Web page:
Dissertation/Thesis Abstract

The Influence of Leadership Style, Generational Affiliation, and Gender on Federal Employee Job Satisfaction
by Zillmer, Jemalyn, Psy.D., Capella University, 2020, 183; 27998814
Abstract (Summary)

The primary objective of this research study was to explore the influence of leadership style, generational affiliation, and gender on federal employee job satisfaction. This study was performed to determine the statistically significant main effect and interactions between the variables. The design employed was a quantitative, nonexperimental study involving a three-way ANOVA. The independent variables in the study included three types of leadership style (e.g., transformational, transactional, and passive avoidant), three types of generational affiliation (e.g., baby boomer, Generation X, and Generation Y or millennial), and two types of gender (e.g., male and female) resulting in a 3 × 2 × 2 factorial ANOVA. This study was conducted at a headquarters location with a large governmental organization’s employees as the participants, through online questionnaires. The instruments used were the Multifactor Leadership Questionnaire (MLQ) and the Minnesota Satisfaction Questionnaire (MSQ). The literature review indicates the influence of leadership styles, generational affiliation, or gender on employee job satisfaction. However, these studies were predominantly conducted in private and public organizations. Though some studies that were conducted in federal settings explored the influence of leadership style on employee job satisfaction, additional inquiries were needed due to the limitations of the research studies. This research study suggested that leadership style, as most literature studies showed, was statistically significantly influential to federal employee job satisfaction. However, this study also found that neither generational affiliation nor gender was statistically significantly influential to federal employee job satisfaction. Additional findings on this study also showed a positive interaction between leadership style and generational affiliation on federal employee job satisfaction. Though, this study did not further explore any reasons for the interactions but left open many options for further research studies.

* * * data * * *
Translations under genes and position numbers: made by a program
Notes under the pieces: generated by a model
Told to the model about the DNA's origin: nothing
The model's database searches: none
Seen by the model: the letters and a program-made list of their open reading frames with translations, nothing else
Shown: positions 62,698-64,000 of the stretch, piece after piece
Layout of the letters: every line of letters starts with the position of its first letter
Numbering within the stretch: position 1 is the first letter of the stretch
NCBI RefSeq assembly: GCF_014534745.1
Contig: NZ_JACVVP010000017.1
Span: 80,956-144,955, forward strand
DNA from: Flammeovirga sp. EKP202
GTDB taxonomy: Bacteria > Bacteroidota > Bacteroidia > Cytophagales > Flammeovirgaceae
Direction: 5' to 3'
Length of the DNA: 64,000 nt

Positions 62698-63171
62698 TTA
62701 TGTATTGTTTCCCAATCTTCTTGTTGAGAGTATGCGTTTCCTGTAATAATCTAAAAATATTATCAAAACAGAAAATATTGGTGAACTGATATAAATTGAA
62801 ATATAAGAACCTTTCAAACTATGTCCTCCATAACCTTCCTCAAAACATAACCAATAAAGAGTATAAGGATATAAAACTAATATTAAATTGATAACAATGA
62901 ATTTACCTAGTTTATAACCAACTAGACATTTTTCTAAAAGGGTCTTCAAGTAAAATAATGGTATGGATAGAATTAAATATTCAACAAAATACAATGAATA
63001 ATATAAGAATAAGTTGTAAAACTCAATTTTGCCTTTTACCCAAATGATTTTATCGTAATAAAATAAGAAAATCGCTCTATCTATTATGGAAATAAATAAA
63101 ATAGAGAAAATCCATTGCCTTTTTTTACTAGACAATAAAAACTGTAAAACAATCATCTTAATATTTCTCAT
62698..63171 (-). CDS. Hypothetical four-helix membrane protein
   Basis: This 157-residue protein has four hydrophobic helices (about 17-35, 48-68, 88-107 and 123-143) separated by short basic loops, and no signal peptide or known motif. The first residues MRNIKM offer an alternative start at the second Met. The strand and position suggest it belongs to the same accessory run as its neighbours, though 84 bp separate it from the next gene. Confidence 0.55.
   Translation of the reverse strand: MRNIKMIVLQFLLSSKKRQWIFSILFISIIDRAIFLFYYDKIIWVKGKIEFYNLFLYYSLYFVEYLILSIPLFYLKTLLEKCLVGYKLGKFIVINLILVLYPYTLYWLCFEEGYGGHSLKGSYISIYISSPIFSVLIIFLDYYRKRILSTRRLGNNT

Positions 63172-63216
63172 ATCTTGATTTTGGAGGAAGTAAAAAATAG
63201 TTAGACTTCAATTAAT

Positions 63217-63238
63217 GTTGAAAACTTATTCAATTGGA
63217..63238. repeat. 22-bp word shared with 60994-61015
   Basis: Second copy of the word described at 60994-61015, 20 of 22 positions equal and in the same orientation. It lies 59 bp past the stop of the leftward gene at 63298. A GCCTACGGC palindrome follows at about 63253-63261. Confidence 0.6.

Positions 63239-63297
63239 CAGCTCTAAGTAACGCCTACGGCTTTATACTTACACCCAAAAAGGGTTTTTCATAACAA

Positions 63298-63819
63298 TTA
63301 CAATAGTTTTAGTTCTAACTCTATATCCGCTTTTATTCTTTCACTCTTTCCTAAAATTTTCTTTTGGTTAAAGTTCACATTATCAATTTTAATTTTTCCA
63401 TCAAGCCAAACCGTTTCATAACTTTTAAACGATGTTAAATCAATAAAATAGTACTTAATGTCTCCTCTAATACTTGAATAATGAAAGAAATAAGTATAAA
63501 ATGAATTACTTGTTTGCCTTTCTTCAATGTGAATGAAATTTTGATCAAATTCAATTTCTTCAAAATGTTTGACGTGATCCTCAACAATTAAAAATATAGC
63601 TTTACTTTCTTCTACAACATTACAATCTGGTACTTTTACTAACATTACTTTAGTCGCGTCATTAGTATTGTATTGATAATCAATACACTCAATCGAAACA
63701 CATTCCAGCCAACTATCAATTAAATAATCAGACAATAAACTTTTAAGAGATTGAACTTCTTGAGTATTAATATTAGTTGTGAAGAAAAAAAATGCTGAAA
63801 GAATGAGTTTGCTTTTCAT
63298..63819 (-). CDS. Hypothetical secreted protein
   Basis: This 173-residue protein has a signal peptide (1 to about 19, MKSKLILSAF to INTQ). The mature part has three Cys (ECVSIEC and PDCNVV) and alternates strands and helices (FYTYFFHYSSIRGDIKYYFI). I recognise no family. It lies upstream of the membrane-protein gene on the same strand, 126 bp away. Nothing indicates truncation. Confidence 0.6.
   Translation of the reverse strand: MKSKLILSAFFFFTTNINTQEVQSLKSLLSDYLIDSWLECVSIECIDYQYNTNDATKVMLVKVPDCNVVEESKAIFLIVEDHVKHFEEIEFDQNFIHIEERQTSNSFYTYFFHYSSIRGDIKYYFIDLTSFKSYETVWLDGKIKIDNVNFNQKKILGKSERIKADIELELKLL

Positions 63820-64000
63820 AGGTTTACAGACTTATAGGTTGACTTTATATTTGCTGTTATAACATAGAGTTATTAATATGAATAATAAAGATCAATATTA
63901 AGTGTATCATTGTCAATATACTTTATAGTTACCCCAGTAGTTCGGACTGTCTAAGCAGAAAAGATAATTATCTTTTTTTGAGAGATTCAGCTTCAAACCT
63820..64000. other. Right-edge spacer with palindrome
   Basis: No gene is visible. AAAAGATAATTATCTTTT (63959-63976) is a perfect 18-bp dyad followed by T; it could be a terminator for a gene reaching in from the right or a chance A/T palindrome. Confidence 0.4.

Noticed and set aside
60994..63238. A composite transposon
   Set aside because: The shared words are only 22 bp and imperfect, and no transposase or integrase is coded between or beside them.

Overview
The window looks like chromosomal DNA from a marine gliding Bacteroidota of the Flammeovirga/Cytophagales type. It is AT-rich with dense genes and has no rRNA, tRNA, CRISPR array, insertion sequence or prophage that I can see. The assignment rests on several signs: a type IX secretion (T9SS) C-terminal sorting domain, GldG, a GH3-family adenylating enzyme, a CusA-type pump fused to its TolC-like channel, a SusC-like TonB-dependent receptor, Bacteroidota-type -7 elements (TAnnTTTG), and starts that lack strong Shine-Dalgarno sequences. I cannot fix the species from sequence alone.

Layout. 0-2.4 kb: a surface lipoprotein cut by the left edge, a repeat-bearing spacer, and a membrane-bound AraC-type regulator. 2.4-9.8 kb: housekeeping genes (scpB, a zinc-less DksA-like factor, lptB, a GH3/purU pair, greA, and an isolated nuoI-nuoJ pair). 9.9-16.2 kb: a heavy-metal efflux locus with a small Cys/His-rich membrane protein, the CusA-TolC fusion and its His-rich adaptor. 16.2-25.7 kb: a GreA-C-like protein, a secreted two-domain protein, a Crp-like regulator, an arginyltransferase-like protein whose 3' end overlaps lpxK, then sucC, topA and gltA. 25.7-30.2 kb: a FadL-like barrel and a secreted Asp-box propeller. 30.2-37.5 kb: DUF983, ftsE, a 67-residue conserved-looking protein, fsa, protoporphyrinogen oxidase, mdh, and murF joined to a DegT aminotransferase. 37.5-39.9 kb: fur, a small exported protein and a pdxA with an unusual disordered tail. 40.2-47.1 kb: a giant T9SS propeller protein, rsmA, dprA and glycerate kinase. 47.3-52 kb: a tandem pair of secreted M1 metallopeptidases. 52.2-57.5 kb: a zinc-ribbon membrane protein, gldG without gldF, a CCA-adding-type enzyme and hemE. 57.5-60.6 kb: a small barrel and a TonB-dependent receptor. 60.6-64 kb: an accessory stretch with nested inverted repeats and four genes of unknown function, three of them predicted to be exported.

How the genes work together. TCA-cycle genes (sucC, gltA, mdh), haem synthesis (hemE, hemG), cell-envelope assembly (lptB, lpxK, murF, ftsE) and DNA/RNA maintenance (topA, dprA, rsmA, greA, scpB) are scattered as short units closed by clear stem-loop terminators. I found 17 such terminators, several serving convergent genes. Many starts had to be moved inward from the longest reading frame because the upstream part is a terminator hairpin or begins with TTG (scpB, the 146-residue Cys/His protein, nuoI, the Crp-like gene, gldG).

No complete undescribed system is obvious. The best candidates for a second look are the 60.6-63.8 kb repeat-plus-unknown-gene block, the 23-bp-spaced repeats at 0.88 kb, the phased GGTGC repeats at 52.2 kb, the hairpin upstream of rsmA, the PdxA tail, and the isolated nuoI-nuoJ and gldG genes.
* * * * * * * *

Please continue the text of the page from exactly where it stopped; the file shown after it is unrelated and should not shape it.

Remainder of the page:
Indexing (document details)
Advisor: Koman, Elizabeth
Commitee: Kilroy, Lisa, Hale, Richard
School: Capella University
Department: Harold Abel School of Psychology
School Location: United States -- Minnesota
Source: DAI-A 81/12(E), Dissertation Abstracts International
Subjects: Quantitative psychology, Occupational psychology, Gender studies, Public administration
Keywords: Federal government, Gender, Generational affiliation, Job satisfaction, Leadership style, Work outcome
Publication Number: 27998814
ISBN: 9798635277904
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